I occasionally have those moments in life when I question what I’m doing and why I’m doing it. Often, these moments come early in the morning while I make coffee. Why do I make coffee every day? How many more days will I get up early to make coffee? What’s the point of getting up every day to make coffee? Should I do something other than make coffee this morning? Inevitably, my physiological dependence on caffeine ends those existentially aware moments, and I continue with my morning.
Those moments, however, are not bad because they shine a light on our purpose and God’s purpose for us. Towards the end of my sermon on Acts 25, I make the point that the periods of long waiting or seemingly uneventful time are not wasted time but a part of God’s plan. The entirety of our lives, including the routines of our everyday lives or the “boring” bits, are a part of God’s plan to sanctify us and to make us fit for our final destination in intimate communion with him. From God’s perspective, there is no lost time. To be sure, we can squander our time in unfruitful activities (of which making coffee is not one, in my humble opinion), but the mundane parts of our lives are not necessarily unfruitful.
The book of Job is an object lesson in appreciating the process of living life in all its moments. It is 42 chapters, mostly consisting of repeated arguments between Job and his friends. While there is some measure of advancement of the argument over the course of the book, for the most part it is a sustained argumentation over Job’s attitude and actions that really never launches far from the initial presentations. Then, when the Lord appears to answer Job out of the whirlwind, he responds to the whole mess of the preceding chapters with four chapters of his own, highlighting Job’s lack of qualifications to find fault with how he governs and upholds his creation.
I must confess that I sometimes want to pare down the book of Job from 42 chapters to about 8 chapters. Then, I think, I can manage a solid sermon series through the book. But even the secular prophet Billy Joel knows that that’s just commercialism talking: “It was a beautiful song, but it ran too long. If you're gonna have a hit, you gotta make it fit. So they cut it down to 3:05.”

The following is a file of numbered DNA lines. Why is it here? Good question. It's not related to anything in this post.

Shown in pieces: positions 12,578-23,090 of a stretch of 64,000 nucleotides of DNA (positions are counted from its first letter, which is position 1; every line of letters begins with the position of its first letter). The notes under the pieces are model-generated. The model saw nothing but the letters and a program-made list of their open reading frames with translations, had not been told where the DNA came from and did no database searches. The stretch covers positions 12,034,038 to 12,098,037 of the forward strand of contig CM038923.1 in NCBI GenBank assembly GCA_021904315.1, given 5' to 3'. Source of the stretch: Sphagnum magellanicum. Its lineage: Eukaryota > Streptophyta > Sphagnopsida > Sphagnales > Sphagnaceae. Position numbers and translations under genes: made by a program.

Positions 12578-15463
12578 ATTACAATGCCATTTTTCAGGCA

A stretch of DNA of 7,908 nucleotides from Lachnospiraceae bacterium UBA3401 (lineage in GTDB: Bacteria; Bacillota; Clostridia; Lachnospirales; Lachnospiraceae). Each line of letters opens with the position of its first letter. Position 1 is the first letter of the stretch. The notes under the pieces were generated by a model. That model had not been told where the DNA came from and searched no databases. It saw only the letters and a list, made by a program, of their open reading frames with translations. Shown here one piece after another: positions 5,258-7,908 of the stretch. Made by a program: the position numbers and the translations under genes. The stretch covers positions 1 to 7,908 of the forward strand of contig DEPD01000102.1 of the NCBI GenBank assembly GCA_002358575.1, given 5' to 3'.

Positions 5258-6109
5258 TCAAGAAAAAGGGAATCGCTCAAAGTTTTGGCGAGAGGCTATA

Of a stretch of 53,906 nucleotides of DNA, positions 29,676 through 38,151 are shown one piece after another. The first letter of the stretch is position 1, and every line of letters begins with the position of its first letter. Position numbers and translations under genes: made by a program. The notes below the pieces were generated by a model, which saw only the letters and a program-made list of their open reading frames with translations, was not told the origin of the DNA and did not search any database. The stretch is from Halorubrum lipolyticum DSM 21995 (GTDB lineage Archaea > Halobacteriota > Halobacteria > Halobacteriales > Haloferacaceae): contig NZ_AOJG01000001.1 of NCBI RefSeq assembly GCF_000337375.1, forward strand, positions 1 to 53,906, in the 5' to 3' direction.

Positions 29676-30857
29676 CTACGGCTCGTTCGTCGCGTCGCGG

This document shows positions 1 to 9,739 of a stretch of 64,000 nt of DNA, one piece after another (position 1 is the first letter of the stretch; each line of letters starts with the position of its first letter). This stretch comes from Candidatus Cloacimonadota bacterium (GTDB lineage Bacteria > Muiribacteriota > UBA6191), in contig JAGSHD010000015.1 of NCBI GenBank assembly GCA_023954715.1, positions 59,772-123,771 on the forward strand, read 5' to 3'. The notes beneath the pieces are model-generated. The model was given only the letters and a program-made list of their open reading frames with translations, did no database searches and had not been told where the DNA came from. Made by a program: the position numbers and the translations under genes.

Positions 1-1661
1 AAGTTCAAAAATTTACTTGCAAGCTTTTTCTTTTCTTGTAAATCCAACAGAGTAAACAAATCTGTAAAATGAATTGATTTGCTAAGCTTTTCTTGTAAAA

So, then, if we’re not going to cut down the book of Job, what profit is there in processing through the repeated arguments? In the first place, we are offered a front row seat to the living out of patient endurance in the face of trials. Job’s integrity is called into question repeatedly by his friends, and Job is forced to respond with faith repeatedly. This repeated testing of Job reminds us that the Christian life is not just one or two moments of testing before it all gets better. No, as we slog through the chapters of Job, we’re slogging through Job’s own process of living out patient endurance. It’s not always pretty—Job is not perfect in how he relates to God in the midst of his suffering—but it is very helpful to walk with Job through his suffering and through the testing of his character so that we might be reminded, when the waves of trials seem to continually wash over us, that we are not the first ones to experience repeated trials and testing.
Second, we come to appreciate the value of time in God’s forming activity of our hearts and identities. That it takes time to read these arguments itself reminds us that sanctification is not a quick process. In contrast to the cultural craving for instant gratification, the book of Job stands as the wise old man who teaches you the value of slowing down and appreciating the process. Even the time it takes you to read the book of Job is a formative experience, and so the extended argumentation has this secondary effect on us for the sake of God’s plan of conforming us to the image of his Son.
The point of all of this is to say that there is great importance in living your life—all of your life and even the more boring bits of your life—with an understanding that God is working out his plan in your life. Don’t wish away the time or try to fast forward through your life; patiently endure through all of life, for God has a purpose for all of your life.